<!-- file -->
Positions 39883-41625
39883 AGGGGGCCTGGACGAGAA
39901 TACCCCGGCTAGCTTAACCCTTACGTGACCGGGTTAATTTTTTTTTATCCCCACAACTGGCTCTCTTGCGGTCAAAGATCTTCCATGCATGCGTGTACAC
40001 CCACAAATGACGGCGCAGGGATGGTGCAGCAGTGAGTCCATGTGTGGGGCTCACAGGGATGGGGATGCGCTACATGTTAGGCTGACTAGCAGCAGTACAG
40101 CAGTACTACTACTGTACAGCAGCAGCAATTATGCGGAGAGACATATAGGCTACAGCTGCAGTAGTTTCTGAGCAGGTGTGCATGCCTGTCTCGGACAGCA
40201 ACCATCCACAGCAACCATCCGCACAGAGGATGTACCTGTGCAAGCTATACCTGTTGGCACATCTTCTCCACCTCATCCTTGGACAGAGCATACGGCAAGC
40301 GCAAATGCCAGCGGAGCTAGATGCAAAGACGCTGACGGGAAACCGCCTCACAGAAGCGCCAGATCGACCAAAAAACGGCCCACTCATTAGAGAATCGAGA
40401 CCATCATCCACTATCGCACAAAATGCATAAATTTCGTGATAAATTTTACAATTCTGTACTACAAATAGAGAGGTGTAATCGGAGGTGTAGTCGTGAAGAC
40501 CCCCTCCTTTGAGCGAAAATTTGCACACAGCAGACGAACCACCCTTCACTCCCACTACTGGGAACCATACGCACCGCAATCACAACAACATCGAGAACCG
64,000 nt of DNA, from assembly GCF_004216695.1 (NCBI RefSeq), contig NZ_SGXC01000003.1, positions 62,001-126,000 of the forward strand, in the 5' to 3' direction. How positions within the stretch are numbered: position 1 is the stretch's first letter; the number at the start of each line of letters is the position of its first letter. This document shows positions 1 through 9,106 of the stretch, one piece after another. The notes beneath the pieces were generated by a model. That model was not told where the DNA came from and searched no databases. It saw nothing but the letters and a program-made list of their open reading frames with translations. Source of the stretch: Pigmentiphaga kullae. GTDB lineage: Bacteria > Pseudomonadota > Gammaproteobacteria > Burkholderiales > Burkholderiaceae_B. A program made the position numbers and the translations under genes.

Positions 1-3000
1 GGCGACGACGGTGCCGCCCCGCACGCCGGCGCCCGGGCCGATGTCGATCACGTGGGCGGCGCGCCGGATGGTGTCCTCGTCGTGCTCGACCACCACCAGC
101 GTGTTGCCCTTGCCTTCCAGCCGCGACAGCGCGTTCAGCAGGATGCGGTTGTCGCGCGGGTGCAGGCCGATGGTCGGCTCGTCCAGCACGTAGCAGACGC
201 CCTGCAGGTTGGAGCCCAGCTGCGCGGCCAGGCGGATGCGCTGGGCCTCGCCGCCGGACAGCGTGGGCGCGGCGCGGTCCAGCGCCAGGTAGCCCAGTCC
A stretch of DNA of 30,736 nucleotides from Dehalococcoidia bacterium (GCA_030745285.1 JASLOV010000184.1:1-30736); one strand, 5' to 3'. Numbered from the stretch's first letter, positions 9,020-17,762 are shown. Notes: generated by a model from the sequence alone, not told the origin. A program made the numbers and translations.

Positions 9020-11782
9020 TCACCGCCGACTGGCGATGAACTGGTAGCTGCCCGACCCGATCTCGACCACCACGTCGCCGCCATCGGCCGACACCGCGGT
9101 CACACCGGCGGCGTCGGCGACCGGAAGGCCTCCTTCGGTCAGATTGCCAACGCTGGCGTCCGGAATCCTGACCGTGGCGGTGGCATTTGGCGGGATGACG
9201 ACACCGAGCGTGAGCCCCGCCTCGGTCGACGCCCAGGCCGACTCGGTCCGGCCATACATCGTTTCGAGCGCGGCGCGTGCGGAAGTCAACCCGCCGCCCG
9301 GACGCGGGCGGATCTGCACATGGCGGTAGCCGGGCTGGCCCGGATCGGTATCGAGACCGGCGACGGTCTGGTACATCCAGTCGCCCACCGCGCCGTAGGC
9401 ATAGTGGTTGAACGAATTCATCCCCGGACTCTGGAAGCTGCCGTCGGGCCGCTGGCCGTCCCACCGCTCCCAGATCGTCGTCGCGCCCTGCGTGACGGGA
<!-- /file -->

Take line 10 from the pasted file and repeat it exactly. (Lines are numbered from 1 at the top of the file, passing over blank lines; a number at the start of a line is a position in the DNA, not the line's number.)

64,000 nt of DNA, from assembly GCF_004216695.1 (NCBI RefSeq), contig NZ_SGXC01000003.1, positions 62,001-126,000 of the forward strand, in the 5' to 3' direction. How positions within the stretch are numbered: position 1 is the stretch's first letter; the number at the start of each line of letters is the position of its first letter. This document shows positions 1 through 9,106 of the stretch, one piece after another. The notes beneath the pieces were generated by a model. That model was not told where the DNA came from and searched no databases. It saw nothing but the letters and a program-made list of their open reading frames with translations. Source of the stretch: Pigmentiphaga kullae. GTDB lineage: Bacteria > Pseudomonadota > Gammaproteobacteria > Burkholderiales > Burkholderiaceae_B. A program made the position numbers and the translations under genes.